The Atlantic hurricane season officially ended Saturday.
It turned out to be the quietest season since 1995, and it was first time in 19 years that no major storms formed in the Atlantic basin.
This came a surprise to forecasters.
Colorado State University predicted a higher-than average hurricane season. Researcher Paul Klotzbach says they estimated a 37-percent probability of a hurricane making landfall in North Carolina in August.
“We've been doing seasonal hurricane forecasts at Colorado State for 30 years,” says Klotzbach, adding that his team correctly guesses above- or below-average seasons about 75-percent of the time. “This is probably the worst forecast in terms of the overall number precisted-versus-observed that we've ever had.”
Although many climate patterns were in place to create hurricanes, a steady stream of dry air blowing west from Africa suppressed hurricane formation.
Klotzbach says CSU plans to study this season and make a model of it for future reference.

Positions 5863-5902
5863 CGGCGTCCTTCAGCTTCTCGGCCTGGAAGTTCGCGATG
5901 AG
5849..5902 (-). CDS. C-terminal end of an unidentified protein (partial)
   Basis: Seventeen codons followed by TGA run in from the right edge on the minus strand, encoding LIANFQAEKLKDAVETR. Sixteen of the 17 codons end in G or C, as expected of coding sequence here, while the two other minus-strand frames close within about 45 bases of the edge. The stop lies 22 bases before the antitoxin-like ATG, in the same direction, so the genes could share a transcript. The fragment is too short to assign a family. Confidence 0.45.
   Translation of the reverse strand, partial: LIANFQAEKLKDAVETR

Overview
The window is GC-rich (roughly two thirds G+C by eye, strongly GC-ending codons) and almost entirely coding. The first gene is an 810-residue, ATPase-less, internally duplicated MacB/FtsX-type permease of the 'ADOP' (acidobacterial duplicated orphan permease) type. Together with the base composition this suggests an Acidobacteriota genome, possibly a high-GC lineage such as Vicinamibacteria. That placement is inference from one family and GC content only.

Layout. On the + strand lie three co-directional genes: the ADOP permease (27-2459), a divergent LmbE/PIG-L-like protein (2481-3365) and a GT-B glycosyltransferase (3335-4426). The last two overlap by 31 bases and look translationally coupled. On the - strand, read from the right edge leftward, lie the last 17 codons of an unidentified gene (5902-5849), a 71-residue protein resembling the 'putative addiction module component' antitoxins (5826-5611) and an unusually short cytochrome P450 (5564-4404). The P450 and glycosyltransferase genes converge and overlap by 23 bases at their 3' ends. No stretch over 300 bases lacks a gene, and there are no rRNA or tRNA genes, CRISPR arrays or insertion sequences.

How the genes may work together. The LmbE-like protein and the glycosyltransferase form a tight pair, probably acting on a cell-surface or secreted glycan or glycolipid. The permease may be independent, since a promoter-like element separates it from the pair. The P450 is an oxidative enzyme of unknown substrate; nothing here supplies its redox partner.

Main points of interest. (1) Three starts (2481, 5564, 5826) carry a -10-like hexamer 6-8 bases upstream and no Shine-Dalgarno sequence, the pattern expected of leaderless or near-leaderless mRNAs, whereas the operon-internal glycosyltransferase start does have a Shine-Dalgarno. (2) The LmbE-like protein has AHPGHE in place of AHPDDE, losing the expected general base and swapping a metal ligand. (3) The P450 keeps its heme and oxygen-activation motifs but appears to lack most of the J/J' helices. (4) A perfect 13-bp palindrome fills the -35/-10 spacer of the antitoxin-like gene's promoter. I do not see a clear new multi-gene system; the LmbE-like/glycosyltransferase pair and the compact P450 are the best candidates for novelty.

Gerry Bell is lead forecaster for the National Oceanic and Atmospheric Administration. He says the Atlantic basin is in a decades-long period of above-normal hurricane activity, and it doesn’t appear that will change anytime soon.
“I think this year is really a one-off,” says Bell. “We were fortunate that we got a reprieve from many of the above-normal seasons that we've been seeing. But, unfortunately, the patterns that have been producing more activity, there's every indication that they're still in place.
Bell warns coastal residents not to be complacent and to take all hurricane forecasts seriously.